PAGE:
Ambient computing is a broad term that describes an environment of smart devices, data, AI decisions, and human activity that enables computer actions alongside everyday life, without the need for direct human commands or intervention. Ambient computing represents an unparalleled opportunity to enhance almost every sphere of society – from the professional to the personal. And in my opinion, it is also the ultimate use case for which semantic knowledge graphs were created.
With knowledge graph standards, ambient computing is no longer a mere ideal or science fiction fantasy on television or in books. It’s a real computational model involving Internet of Things (IoT) endpoints, AI analytics, machine reasoning, orchestration, and low latent event processing at the edge to anticipate users’ desires and perform timely action – without explicit commands.
For example, a motion detector might identify a homeowner’s return from work at night, open the garage accordingly, and trigger a thermostat to increase the air conditioning to a desired temperature while smart gadgets in the kitchen begin preheating the oven for dinner.
Each of these actions happens without someone deliberately engaging with these disparate systems. One’s interactions with his or her environment dictate which events occur, relegating the computational process to the background to benefit humans.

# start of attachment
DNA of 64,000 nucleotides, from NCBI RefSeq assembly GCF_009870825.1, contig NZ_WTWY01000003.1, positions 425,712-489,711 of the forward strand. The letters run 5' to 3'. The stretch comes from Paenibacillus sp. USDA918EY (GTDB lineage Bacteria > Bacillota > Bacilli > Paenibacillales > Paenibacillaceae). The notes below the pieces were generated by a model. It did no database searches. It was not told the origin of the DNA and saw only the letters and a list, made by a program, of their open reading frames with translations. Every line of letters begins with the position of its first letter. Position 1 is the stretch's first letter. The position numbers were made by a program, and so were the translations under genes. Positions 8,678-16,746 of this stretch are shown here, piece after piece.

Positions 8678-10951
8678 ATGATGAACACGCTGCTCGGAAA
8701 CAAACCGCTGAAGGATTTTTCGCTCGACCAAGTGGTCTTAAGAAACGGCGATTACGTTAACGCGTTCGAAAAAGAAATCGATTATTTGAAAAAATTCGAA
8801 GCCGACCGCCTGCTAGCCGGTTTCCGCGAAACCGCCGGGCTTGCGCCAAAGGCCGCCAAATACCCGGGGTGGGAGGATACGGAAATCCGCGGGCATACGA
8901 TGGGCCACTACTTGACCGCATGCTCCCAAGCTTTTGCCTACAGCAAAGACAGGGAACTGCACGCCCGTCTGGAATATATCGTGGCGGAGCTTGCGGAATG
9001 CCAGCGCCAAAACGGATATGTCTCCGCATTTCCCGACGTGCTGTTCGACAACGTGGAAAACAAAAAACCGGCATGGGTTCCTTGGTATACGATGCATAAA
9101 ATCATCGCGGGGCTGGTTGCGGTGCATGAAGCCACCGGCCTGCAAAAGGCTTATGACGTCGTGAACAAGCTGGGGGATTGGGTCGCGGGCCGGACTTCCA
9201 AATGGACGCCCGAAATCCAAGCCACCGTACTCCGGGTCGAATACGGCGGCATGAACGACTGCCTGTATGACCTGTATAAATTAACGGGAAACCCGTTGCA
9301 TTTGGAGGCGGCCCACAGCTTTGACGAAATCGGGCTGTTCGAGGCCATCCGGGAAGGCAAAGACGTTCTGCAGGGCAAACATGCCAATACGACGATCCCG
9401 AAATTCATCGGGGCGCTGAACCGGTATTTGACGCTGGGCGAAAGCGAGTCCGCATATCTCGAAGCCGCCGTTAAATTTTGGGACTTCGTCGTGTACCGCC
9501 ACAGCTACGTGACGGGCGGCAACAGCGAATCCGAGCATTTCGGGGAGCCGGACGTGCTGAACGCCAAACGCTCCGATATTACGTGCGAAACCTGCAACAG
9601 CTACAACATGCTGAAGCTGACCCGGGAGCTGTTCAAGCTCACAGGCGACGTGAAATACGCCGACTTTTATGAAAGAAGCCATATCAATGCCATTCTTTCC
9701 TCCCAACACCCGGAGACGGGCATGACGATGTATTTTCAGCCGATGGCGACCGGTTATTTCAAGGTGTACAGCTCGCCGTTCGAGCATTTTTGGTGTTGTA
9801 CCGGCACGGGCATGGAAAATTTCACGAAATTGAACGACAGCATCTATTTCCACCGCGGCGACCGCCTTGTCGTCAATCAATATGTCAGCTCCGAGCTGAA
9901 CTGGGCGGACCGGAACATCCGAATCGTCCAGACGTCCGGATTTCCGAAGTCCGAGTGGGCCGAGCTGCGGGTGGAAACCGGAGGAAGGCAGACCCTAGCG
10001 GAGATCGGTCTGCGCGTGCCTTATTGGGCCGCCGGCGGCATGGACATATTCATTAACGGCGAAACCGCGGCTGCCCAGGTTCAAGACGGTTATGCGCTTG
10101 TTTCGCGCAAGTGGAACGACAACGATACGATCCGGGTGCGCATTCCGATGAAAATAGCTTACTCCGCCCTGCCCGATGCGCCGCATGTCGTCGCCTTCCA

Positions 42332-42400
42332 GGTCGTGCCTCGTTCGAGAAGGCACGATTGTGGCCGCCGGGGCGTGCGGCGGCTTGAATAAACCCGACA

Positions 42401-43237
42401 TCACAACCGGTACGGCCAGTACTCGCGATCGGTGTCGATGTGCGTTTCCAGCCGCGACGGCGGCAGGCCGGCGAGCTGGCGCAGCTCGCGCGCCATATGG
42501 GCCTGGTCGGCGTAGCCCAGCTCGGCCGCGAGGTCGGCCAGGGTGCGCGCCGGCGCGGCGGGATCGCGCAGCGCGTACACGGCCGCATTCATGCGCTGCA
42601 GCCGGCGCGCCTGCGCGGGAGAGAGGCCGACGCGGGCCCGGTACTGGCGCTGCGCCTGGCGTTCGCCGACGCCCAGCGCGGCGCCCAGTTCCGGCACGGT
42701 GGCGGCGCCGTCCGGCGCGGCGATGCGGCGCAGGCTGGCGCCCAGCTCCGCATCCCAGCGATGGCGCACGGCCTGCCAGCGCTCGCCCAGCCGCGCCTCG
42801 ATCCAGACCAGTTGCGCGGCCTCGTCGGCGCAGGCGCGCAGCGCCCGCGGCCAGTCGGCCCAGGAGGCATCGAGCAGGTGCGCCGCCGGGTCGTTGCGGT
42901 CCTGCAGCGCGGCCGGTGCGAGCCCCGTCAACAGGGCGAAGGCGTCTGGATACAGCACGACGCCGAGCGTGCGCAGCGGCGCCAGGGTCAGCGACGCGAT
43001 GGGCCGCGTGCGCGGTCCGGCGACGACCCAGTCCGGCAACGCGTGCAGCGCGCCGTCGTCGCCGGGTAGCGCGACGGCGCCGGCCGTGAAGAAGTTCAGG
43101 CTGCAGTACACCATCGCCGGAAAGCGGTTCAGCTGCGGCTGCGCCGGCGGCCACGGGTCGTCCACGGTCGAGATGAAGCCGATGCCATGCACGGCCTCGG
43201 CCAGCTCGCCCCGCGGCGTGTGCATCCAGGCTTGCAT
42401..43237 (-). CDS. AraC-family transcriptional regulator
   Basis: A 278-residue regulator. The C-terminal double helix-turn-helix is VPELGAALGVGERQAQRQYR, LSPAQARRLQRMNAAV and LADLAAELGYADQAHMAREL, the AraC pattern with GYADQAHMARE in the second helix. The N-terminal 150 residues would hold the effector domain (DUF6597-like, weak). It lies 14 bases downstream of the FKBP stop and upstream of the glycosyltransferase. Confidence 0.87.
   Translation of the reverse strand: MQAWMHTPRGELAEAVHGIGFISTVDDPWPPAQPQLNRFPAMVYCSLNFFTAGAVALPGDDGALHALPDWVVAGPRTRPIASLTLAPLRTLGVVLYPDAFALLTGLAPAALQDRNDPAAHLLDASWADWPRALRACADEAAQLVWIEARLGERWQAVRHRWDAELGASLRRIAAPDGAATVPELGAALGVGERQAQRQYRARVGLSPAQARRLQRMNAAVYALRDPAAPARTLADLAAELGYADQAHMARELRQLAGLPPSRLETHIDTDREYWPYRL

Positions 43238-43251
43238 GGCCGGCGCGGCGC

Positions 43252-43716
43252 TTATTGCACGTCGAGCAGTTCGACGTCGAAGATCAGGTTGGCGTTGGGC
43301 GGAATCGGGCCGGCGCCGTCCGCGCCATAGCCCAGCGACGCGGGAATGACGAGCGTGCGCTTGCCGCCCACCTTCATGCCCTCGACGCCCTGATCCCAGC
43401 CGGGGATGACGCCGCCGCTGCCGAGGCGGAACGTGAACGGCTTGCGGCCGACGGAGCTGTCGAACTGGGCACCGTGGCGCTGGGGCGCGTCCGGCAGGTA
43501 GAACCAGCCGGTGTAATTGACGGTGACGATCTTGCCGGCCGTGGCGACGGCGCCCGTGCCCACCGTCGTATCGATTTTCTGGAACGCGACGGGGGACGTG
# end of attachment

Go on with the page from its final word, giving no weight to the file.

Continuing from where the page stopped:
Different vendors currently have varying degrees of ambient computing in place. Amazon has several household devices that interact with Alexa, for example. Still, the larger vision of ambient computing can’t be restricted to one vendor and must include timely data exchanges between vendors, products, and operating systems.
Doing so requires systemic interoperability, the likes of which the universal standards powering semantic graph technology have provided for years. This smart data approach is integral to the mainstream adoption of ambient computing, which is impending.
Data Management Requirements
Ambient computing involves several key facets of Data Management, foremost of which is the IoT’s inter-device connectivity, various sensors and actuators for devices, and connections with central cloud locations. The IoT’s real-time responses are based on a tandem of cognitive computing analytics and machine reasoning that anticipates users’ needs before fulfilling them.
There’s also a vital data integration layer for the assortment of technologies generating different data types, some of which may be proprietary. Finally, run-time orchestration capabilities (partially dependent on active Metadata Management) are necessary to formulate the action required from the rapid event processing taking place in these IoT endpoints or the cloud. Each of these functions, particularly the inter-device communication at the edge, requires uniform standards for interoperability.